PGI JAPAN NAMES DESIGN WINNERS
The Platinum Guild International Japan announced the winners of its “Platinum Design of the Year” contest. The contest evaluates designs from among all platinum jewelry and other platinum products created over the past year. There are four sections: Commercially Produced Jewellery, Works of Art, Designers’ Proposals, and Students’ Proposals.
Last year, 1,042 items were entered, 36 of them from countries outside Japan, including the U.S., Switzerland, Germany and Italy.
Judges were architect Masayuki Kurokawa, fashion designer Kensho Abe, fashion critic and journalist Junko Ohuchi, painter Maako Kido, manufacturer Yohjiro Gotoh, jewelry designer Aya Nakayama, and PGI president Osamu Matsuura. One grand prize, four best of section prizes and 15 section prizes were awarded.
Cornelis Hollander, Scottsdale, Ariz., received a section prize for commercially produced jewelry. This was Hollander’s second time as a winner in the contest; he was the only American to win.
MJA HOSTS CONTEST
Women’s gold and diamond earrings designed by Kim Yanke of Yanke Designs, Franklin, Mich., captured “Best of Show” in the Michigan Jewelers Association’s seventh annual design competition.
Yanke’s 14k gold earrings with trillion-cut diamonds also took first place in the Professional Goldsmith category. Designers competed in four categories. Winners were:
Student: Staci Kerman, Bloomfield Hills, for a sterling silver pin with onyx, amethyst and rutilated quartz. She won second prize with another sterling silver pin with channel-set amethysts.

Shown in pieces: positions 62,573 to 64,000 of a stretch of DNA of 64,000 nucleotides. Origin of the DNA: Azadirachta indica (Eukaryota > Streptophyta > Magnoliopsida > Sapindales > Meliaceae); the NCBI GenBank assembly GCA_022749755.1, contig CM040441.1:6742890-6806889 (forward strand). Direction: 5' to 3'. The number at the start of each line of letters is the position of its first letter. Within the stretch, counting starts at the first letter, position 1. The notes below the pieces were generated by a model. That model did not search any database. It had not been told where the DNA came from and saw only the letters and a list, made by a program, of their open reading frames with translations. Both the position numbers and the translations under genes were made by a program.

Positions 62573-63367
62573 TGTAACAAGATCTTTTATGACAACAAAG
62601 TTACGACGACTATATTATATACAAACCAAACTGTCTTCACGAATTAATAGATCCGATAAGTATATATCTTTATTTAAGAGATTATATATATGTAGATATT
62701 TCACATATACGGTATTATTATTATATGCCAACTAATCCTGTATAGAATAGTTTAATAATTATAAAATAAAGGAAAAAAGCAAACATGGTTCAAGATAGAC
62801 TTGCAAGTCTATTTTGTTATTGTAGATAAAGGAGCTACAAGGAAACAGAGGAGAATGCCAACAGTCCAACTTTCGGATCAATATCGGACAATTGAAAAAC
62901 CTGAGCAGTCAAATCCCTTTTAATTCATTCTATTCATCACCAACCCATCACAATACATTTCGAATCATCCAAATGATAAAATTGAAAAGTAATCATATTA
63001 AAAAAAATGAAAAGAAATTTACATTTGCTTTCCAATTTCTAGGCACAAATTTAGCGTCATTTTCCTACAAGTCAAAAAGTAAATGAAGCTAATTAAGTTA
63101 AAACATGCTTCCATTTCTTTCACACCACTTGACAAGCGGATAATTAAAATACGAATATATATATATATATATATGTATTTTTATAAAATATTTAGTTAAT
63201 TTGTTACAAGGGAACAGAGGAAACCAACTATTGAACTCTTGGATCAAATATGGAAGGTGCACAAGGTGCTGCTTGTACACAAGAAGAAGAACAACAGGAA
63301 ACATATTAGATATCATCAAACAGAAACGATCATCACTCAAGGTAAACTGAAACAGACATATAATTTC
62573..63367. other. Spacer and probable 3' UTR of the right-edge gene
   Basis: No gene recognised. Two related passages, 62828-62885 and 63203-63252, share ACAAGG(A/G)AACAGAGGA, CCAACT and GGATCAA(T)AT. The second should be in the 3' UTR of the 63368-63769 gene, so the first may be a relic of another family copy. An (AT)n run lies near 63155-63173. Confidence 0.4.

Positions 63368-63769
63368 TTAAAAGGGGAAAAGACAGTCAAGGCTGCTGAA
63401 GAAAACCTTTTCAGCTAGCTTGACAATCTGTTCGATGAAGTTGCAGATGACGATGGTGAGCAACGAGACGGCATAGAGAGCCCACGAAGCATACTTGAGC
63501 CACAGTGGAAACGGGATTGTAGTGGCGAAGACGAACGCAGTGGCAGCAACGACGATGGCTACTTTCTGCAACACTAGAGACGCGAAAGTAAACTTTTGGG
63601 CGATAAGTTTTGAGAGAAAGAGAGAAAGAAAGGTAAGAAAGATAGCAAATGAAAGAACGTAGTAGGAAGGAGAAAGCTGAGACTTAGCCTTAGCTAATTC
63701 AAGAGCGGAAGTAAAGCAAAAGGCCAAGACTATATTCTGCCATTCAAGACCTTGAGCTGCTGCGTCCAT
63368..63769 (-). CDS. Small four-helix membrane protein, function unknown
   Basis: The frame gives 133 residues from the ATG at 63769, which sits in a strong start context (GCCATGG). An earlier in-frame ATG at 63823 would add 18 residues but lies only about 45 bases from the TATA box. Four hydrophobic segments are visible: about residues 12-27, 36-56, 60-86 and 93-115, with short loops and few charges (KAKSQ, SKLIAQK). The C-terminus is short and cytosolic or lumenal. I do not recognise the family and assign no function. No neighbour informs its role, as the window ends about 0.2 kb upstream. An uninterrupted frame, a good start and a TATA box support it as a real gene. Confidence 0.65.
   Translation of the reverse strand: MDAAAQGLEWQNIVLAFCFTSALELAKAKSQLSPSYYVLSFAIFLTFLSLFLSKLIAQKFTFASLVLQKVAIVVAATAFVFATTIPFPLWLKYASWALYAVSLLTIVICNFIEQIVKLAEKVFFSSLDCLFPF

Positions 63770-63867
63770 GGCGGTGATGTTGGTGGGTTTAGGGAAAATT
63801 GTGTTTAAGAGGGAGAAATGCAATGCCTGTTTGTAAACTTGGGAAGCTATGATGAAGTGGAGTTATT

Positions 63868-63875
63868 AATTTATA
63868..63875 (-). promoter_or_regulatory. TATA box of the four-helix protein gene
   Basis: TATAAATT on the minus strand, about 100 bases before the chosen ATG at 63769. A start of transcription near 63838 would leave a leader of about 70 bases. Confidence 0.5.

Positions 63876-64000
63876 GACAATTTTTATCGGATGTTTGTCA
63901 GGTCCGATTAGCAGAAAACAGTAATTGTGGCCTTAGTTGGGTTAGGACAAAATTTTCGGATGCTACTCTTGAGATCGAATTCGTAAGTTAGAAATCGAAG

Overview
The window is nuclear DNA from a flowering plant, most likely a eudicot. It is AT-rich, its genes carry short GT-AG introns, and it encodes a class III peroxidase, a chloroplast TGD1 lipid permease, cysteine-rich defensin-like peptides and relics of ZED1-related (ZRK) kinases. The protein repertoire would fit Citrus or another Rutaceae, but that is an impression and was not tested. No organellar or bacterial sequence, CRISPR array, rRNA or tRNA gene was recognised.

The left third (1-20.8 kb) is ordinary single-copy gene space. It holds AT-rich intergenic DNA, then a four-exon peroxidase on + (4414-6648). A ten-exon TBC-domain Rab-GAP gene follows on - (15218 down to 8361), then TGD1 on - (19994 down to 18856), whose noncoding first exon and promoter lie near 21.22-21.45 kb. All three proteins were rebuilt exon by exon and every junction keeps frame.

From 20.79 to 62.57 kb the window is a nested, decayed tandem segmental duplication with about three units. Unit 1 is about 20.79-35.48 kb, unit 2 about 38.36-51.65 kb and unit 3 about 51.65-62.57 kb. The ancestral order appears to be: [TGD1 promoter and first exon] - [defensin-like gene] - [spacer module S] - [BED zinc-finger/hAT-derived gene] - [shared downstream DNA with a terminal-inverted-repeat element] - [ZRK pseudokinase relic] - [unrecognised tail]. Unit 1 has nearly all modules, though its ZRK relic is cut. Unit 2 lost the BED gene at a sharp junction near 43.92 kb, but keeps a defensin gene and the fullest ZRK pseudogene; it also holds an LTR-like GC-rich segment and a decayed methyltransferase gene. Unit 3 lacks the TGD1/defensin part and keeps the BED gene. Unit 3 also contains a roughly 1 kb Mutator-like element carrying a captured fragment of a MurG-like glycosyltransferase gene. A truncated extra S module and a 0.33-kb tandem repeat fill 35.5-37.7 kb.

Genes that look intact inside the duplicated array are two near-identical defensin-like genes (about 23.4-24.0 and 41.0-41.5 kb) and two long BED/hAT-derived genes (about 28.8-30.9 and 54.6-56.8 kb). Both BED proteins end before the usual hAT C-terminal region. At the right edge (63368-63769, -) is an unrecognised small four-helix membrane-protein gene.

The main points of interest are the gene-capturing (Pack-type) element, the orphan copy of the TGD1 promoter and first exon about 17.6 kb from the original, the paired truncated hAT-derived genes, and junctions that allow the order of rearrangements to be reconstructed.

Advanced student: Beth Hood of Facets of Todd Michael, Ferndale, for a rubellite tourmaline and matte crystal 14k gold women’s pendant. Second place went to Karey Anderson of Dupuis et Fils Jewelers, Jackson, for a women’s ring of 18k yellow gold with 15 full-cut round brilliant diamonds.
Professional Goldsmith: Yanke’s earrings as described above. Second prize went to Carol S. DeBenedet of C.S. DeBenedet Jewelers, Westland, for a women’s 14k gold bracelet with 11 princess-cut rubies and diamonds.
Designer/Manufacturer partnership: Ara Nishanian of Creative Jewelers, Southfield, and Onnig Chopjian for a women’s 14k yellow gold bracelet with 18 trillion-cut blue topazes and 36 brilliant-cut diamonds. Second place went to Frank Yanke and Rudy VanWell of Yanke Designs for a women’s 14k yellow gold pendant and earring set with round amethysts and diamonds.
A new award, the Spectral Award, went to Thomas Kemp and Linda Wilson of Wattsson & Wattsson Jewelers Inc., Marquette, for a hand-crafted pin of 14k white and 18k yellow gold with one fancy-cut Australian opal, three brilliant-cut diamonds, six baguette diamonds and one marquise-cut diamond. The new award is sponsored by Roger and Ginger Dery of Spectral Gems, Birmingham, and is presented to the designer whose piece received the most votes from show attendees.
The contest was held in conjunction with the Greater Great Lakes Jewelry Exposition at the Hyatt Regency in Dearborn. Next year’s contest is slated for March 2-3, 1996. Additional information can be obtained from Kelly Hayes, Design Contest Coordinator, (800) 366-3699.
GOLAY BUCHEL PRIZE AWARDED AT BASEL
Golay Buchel presented its Prize awards April 28 during the World Watch, Clock and Jewellery Show in Basel, Switzerland.
Golay Buchel + Cie, headquartered in Lausanne, Switzerland, has sponsored the competition for ten years to encourage the creative efforts of students hoping to become jewelry designers. Prizes are awarded to final-year jewelers’ apprentices and to students of applied and decorative arts colleges in Switzerland.
“A Stopper for a Perfume Bottle” was the theme of this year’s contest, surprising many competitors by its departure from the usual theme of wearable jewelry.
First prize went to Manuela Br of Vordemwald, second prize to Mirjam Patscheider of Zurich and third prize to Raphal Maires of Cernier. The prize for originality went to Diana Halbeisen of Roeschenz.
Entries were judged on the basis of originality, innovation, craftsmanship and appropriateness to function.